Next day we sailed down the coast to a large deep bay called Fethiye Körfezi. Our first anchorage was a idyllic spot with two beaches and trees down to the water. We set the anchor and I was prepared to get in the water to take stern lines to shore when a crew member from a Gulet jumped in his dingy and offered to take them ashore. Karolina and I swam to the beach were sitting at the water’s edge when the same crew member came with a baby squid he found while snorkeling. We held him in our hands and as soon as we handed the squid back, he squirted ink everywhere. The captain of the Gulet came to join us and we talked for quite sometime and then he invited us on board for some afternoon Turkish tea. His charter guests were 5 retired Canadian Women from Calgary who were all former school teachers. We had a wonderful afternoon chatting with them and it was special to be on board a big Gulet. There were 4 crew and the captain and all so friendly. They offered to cook our steaks on their charcoal grill that evening. What hospitality!
We crossed the bay to the city of Fethiye. We had such a wonderful lunch of very traditional food at a small turkish restaurant that was not part of the touristy crowds. We shopped in the bazaar for different items and then went to the fruit stand and struggled back to the boat. That evening we went to the fish market for dinner. It is a big courtyard with several different companies selling fish in the center. You buy your fish then decide on one of the many restaurants you would like to dine and they deliver the fish to that restaurant for them to prepare. It is a very lively and fun atmosphere! We enjoyed Fethiye and will return in a week or so.
12 nm took us to Karacaören Buku which is a bit remote. We picked up a buoy provided by the restaurant. It was here Roland visited almost 26 years ago. A man rowed out to his boat and had a beer on board and was happy to have a friend to talk to. He then invited Roland to have dinner in his restaurant but Roland could not see anything until that evening when he started the generator and lights came in a small shack. Today it is a large waterfront restaurant run by the family.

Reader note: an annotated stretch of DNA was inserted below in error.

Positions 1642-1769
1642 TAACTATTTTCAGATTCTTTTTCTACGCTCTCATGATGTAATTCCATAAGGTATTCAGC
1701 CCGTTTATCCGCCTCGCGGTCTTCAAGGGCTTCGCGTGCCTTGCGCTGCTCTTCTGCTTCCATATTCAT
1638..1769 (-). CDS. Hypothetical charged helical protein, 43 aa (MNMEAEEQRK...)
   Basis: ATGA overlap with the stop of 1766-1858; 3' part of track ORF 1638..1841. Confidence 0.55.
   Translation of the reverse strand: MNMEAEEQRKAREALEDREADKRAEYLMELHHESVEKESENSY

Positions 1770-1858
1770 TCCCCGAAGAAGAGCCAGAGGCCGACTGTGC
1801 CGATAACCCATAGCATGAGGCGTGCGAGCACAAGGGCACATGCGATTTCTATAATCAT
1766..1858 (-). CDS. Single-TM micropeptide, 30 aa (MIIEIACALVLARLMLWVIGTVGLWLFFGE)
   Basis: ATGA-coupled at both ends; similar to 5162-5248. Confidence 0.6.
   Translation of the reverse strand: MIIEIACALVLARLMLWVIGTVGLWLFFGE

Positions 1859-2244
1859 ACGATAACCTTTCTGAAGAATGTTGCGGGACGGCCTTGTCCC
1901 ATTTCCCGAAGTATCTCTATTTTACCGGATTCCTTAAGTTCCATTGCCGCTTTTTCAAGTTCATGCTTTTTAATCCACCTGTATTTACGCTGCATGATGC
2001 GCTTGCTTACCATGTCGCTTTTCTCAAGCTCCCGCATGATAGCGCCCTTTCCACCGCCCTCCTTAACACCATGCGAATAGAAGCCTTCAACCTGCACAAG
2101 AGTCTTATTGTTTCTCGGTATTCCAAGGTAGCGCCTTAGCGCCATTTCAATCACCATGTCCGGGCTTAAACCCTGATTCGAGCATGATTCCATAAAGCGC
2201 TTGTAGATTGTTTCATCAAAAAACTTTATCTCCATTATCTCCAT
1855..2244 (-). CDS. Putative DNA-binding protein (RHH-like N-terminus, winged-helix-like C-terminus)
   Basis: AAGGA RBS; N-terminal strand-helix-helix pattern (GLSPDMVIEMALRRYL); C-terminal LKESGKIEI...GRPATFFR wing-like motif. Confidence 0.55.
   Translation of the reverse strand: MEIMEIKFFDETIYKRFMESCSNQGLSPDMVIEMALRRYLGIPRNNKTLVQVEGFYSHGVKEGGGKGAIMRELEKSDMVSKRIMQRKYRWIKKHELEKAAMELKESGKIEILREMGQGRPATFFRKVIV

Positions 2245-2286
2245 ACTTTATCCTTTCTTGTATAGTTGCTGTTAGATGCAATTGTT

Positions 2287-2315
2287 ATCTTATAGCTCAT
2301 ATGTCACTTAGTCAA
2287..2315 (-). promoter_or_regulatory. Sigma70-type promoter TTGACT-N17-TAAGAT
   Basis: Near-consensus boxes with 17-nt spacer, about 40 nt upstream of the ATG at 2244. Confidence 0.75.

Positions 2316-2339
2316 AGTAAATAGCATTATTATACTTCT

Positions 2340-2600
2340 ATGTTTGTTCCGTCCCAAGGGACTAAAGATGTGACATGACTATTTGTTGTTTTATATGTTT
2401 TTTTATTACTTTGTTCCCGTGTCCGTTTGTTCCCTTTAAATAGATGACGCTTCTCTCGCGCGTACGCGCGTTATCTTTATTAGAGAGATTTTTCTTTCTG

His daughter talked to Roland and reported that her father was still alive. The rustic ambiance and high mountains make this a very special place. We had plans to sail back in the direction we came from but after exploring the area more we found another beautiful anchorage and decided to stay that night. We “shared” the anchorage with swarms of yellow jackets that arrive just before sunset and flew off at dark and return at sunrise for a couple hours. It was here that a man selling ice cream motored up when we were going to take the stern lines ashore. He offered to do so and we knew we would be eating ice cream bars. I dare say the MOST expensive ice cream we have eaten but all part of the experience. He tried to talk Karolina into coming with him for a hour to help him sell ice cream, this after 3 kisses on the cheek.
Next stop was Ruin bay/Wall bay. We went into the restaurant’s pier and 4 hours later we were totally locked in as so many boats had arrived. They rafted together which blocked our departure. We knew we would have a lazy and late start in the morning and about 11:00 we finally got out. First we took a hike around the bay over to the ruins that is reportedly was Cleopatra’s bathing house and Roland was first to jump in the water to swim where Cleopatra had once swam.
The Wall Bay Restaurant impressed the three of us that evening. They had over 90 people to serve in this remote area. The food was very good, the meat was cooked to perfection and they were very attentive and friendly. The next morning they were all on the pier to wave good bye and help with lines.
A short distance took us next to Tomb Bay. Above the bay on steep cliffs are the tombs which house the remains of the inhabitants of Crya, an ancient provincial town which was on the summit of the cliffs. That was a bit of a steep climb on a marginal path. Not only to see the impressive tombs but the views.
The small town (population 4000) of Göcek is a major port for charter boats. Roland was here 26 years ago when it was only a fishing pier and a very small village. Today there are 5 marinas, a boat yard, multiple restaurants, shops and marine stores, including a large West Marine store. The next morning we waved goodbye to Karolina as the taxi arrived at 0600.